Twenty-fourth Sunday in Ordinary Time

In the start of the Gospel, after the disciples profess that Jesus is the Christ, He orders them not to tell anyone. Why? Wouldn’t He want people to know that He is the Messiah? Shouldn’t he want the disciples to tell people?

We see the answer in what immediately follows. The Gospel tells us that Jesus “began to teach them that the Son of Man must suffer greatly […] and be killed, and rise after three days.” And Peter, who just before this was professing his faith in Christ, objects. But Jesus quickly shuts down Peter’s protests. “Get behind me, Satan,” He tells Peter. “You are thinking not as God does, but as human beings do.” Ouch. That is a tough rebuke. Imagine hearing Christ call you “Satan.” You would know that you have really messed up, big time.

So what is Peter’s mistake? He wants Christ without the Cross. But the Cross is essential to Christ’s mission. That is why Jesus tells the disciples not to tell people that He is the Christ, because they don’t yet understand what that means. The Cross is so essential to Christ’s mission that, if someone tries to remove the Cross from Him, they are acting as Satan.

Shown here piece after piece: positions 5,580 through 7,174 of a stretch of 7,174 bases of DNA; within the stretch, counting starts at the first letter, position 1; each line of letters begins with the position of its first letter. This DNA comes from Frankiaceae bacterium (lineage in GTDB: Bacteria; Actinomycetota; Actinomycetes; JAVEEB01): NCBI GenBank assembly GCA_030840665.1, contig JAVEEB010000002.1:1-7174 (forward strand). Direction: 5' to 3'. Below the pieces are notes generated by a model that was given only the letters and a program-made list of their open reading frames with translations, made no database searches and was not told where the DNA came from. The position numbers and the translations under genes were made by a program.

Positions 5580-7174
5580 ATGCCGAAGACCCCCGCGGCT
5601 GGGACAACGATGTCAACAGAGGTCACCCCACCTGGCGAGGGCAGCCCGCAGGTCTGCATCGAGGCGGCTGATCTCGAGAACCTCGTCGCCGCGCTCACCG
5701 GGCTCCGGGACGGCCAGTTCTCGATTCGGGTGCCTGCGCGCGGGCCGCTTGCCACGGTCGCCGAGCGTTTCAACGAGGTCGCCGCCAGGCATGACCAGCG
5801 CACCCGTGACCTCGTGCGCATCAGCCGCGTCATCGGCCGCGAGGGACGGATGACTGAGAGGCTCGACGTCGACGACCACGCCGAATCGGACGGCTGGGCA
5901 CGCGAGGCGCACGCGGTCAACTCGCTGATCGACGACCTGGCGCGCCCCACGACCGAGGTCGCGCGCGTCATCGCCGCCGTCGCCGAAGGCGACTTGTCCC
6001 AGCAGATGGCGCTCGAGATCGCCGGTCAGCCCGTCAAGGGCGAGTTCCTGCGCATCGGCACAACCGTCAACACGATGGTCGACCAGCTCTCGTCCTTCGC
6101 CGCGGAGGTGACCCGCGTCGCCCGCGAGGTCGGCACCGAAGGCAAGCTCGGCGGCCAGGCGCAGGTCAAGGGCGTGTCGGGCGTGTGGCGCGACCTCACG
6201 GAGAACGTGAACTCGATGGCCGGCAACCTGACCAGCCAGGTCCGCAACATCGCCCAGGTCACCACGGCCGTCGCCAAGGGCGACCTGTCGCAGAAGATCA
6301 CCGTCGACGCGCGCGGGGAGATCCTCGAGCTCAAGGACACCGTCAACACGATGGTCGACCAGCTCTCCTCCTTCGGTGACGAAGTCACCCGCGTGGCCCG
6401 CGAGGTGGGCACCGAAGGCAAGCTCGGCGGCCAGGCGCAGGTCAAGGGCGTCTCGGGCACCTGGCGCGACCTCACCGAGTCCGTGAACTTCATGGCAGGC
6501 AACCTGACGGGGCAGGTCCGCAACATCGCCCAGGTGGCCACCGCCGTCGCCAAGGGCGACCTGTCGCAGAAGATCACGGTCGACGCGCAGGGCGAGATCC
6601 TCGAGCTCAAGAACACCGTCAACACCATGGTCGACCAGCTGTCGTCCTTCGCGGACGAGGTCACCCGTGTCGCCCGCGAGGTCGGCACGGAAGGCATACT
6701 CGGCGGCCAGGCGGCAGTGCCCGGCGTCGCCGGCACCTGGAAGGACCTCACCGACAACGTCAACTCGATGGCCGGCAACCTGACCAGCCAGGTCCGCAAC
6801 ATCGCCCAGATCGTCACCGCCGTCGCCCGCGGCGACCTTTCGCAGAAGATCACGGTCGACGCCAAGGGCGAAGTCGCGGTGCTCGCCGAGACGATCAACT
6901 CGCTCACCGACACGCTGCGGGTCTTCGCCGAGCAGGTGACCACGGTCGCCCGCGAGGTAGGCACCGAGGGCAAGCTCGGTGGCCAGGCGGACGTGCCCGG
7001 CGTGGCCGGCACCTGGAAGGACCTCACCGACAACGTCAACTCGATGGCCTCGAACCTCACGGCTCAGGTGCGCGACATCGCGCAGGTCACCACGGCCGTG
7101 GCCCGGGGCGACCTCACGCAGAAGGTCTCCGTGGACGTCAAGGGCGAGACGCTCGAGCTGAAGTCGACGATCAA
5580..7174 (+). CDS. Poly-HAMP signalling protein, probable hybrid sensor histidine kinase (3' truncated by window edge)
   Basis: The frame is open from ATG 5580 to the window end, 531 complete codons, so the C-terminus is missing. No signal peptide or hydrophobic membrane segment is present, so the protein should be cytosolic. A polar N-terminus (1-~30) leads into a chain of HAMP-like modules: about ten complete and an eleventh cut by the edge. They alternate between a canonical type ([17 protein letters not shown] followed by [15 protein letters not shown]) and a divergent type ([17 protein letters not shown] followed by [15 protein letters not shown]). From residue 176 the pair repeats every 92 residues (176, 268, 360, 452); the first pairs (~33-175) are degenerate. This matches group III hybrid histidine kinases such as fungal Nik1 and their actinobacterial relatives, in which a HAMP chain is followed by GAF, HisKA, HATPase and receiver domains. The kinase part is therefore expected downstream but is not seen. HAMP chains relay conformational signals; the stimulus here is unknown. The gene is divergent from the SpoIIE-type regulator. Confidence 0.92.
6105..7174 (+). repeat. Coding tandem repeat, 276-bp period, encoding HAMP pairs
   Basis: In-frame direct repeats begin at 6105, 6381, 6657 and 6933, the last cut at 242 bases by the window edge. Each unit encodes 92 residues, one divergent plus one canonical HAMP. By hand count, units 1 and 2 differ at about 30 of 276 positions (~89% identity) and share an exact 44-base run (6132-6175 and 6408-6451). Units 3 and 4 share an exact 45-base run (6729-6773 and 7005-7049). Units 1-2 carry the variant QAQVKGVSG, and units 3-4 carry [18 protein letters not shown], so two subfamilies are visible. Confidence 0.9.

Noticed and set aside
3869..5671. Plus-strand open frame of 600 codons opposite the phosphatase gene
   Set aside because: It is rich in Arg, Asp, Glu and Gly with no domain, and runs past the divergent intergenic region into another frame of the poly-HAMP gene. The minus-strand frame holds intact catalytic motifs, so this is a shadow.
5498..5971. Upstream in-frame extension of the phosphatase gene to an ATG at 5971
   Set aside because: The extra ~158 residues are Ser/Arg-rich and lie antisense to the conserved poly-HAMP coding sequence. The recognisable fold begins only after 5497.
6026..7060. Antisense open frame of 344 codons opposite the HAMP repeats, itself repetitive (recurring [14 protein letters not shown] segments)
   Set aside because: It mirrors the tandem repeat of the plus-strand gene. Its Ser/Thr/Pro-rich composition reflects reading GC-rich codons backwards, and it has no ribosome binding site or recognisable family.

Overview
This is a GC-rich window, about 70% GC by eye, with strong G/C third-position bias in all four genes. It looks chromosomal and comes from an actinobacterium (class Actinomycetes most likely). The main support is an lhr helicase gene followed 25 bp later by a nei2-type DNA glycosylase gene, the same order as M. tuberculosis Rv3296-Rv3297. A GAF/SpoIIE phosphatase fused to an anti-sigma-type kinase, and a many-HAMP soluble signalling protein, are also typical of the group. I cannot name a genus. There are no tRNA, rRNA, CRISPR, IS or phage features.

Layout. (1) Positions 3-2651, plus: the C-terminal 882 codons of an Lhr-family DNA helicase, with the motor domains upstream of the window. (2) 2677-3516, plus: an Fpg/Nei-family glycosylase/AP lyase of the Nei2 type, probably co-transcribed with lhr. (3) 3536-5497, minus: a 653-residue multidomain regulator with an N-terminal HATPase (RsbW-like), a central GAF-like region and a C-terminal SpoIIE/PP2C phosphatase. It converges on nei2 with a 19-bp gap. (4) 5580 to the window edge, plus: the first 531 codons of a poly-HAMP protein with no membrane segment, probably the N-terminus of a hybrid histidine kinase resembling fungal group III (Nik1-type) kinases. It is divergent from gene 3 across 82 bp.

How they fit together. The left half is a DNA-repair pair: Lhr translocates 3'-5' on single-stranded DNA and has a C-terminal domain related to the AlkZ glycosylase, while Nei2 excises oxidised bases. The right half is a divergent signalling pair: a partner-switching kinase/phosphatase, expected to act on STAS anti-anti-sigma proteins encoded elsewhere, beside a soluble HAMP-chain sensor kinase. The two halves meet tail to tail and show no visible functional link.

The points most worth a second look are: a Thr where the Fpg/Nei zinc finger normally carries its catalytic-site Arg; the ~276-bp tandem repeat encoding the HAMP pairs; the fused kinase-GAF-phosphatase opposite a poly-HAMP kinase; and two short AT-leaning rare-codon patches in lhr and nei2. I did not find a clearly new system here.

The Cross is essential to Jesus’ mission, because His mission is to be our Savior. Many people try to remove the Cross from Jesus. The turn Jesus into just a wise teacher who said some really good things. They turn Jesus into a revolutionary who sought to overturn the established social order of His day. They turn Him into a miracle worker who just went about helping people in need. While all of these things may be part of what Christ did, they are not central to His mission. At the foundation of who Jesus is and what He came to do is the Cross. Because He came to save us. If you remove the Cross from Jesus, He is no longer our Savior. Jesus without the Cross isn’t really Jesus. Jesus without the Cross may be a very attractive figure, but He isn’t Jesus.

But the Cross is not only essential to Christ, it is also essential to being a Christian. As Christ tells the disciples in the Gospel, “Whoever wishes to come after me must deny himself, take up his cross, and follow me.” “Must take up his cross,” He says. There are no options. If we want to be a Christian, we must take up our cross.